According to a government press release, when a vulnerability or an attack campaign that is particularly critical for small and medium companies is detected, a brief and understandable notice for business leaders is published by the national victim assistance system and the National Agency for the Security of Information Systems (ANSSI). It is then transmitted to bodies including interprofessional organizations, the consular networks of the Chambers of Commerce and Industry (CCI) and the Chambers of Trades and Crafts (CMA), before being relayed as widely as possible to business leaders. The French government believes the speed of information and the ability to take immediate action will allow companies to better protect themselves and therefore limit the impact of cyberattacks on the French economic fabric.

UK Ministry of Defense completes maiden bug bounty program

In August, the UK Ministry of Defence (MoD) announced the completion of its first bug bounty program. In association with HackerOne, it invited ethical hackers to take part in a 30-day challenge to investigate and identify vulnerabilities in its digital assets that required fixing, granting them direct access to its internal systems. The program aimed to help the MoD better secure and defend its cyber systems and 750,000 devices, following the UK government’s new cyber strategy (released in March) to enhance the country’s cyber strength in an increasingly digital world.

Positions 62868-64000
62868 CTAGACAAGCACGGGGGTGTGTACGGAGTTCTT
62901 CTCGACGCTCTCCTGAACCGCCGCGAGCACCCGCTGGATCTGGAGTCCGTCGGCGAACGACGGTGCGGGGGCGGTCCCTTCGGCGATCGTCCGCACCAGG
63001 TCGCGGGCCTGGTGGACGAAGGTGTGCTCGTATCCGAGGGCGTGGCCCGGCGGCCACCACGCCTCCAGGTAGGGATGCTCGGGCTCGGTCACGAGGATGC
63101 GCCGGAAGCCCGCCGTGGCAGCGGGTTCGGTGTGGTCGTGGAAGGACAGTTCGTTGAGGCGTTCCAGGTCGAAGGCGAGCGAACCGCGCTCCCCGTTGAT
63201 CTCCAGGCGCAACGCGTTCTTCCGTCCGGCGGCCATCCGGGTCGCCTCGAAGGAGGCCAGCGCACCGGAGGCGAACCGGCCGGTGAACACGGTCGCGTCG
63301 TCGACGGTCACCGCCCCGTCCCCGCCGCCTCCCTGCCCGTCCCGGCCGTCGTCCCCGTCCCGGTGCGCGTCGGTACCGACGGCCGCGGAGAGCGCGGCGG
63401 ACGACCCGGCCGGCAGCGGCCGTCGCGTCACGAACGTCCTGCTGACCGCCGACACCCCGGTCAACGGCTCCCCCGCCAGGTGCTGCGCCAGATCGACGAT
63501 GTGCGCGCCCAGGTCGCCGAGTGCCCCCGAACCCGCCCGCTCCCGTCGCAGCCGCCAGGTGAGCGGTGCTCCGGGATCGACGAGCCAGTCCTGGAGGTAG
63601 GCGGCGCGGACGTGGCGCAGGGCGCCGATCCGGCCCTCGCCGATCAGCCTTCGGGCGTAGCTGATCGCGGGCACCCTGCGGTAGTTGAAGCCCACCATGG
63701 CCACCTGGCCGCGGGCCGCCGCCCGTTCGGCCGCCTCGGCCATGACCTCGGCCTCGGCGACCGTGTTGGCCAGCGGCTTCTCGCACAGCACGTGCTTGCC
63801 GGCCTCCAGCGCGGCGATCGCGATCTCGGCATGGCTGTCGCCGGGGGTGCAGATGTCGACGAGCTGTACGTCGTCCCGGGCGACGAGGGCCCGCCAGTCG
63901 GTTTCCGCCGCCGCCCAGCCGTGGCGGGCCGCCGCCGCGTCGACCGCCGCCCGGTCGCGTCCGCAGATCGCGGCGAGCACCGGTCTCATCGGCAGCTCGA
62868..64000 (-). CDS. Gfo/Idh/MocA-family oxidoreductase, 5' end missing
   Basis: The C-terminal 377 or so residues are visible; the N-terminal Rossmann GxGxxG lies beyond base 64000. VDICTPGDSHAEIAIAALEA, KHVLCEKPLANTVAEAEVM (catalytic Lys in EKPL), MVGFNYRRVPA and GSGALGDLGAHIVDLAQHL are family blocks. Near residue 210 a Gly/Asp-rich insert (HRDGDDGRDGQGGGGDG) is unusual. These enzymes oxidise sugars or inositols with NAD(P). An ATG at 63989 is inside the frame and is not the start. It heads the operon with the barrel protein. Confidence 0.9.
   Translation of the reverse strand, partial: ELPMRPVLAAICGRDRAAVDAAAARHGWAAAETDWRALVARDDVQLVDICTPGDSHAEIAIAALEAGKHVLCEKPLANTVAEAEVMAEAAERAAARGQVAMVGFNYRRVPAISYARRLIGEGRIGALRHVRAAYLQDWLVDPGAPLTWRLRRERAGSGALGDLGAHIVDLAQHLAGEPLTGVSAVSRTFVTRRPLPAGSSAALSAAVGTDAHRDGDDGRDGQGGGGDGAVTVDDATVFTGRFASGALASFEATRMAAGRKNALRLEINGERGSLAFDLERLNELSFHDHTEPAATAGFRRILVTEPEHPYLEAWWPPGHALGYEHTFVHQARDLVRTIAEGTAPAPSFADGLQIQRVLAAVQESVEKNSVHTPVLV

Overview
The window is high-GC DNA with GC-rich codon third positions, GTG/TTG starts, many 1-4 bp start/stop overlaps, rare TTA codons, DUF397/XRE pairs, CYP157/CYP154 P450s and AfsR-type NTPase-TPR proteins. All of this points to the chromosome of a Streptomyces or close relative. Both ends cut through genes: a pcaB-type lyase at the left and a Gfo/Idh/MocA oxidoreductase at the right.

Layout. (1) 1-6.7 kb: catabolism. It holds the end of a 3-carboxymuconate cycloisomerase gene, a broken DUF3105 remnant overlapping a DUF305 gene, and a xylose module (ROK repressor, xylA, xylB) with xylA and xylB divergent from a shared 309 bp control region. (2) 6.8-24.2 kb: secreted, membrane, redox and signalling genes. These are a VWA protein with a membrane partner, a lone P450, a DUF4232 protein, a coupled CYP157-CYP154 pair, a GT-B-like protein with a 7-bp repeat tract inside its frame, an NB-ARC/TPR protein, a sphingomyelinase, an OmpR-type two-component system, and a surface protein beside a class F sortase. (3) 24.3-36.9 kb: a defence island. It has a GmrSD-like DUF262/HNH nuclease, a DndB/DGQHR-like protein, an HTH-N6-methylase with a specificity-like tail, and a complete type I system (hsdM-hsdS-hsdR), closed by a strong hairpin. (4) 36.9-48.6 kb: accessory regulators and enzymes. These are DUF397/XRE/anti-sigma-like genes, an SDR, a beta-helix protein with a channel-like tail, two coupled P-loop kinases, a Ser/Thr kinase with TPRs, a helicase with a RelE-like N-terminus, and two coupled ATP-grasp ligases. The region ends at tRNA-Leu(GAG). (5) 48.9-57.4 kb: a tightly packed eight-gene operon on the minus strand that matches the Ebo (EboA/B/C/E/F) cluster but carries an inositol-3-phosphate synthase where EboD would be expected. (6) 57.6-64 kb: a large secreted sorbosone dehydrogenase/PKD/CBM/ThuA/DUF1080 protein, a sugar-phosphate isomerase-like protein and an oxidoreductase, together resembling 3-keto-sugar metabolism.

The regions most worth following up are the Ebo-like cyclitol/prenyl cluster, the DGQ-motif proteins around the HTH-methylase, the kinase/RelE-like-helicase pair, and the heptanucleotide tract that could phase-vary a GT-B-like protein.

Speaking at the closing of the program, MoD CISO Christine Maxwell said the MoD had embraced a strategy of security by design with transparency being integral for identifying areas for improvement in the development process. “It is important for us to continue to push the boundaries with our digital and cyber development to attract personnel with skills, energy, and commitment,” she added. “Working with the ethical hacking community allows us to build out our bench of tech talent and bring more diverse perspectives to protect and defend our assets. Understanding where our vulnerabilities are and working with the wider ethical hacking community to identify and fix them is an essential step in reducing cyber risk and improving resilience.”

In the same month, the MoD also issued a call to startups to design a new generation of secure hardware and software to help the military reduce its cyberattack surface, offering to fund proposals up to £300,000 for a nine-month contract.

Italian government opens national cybersecurity agency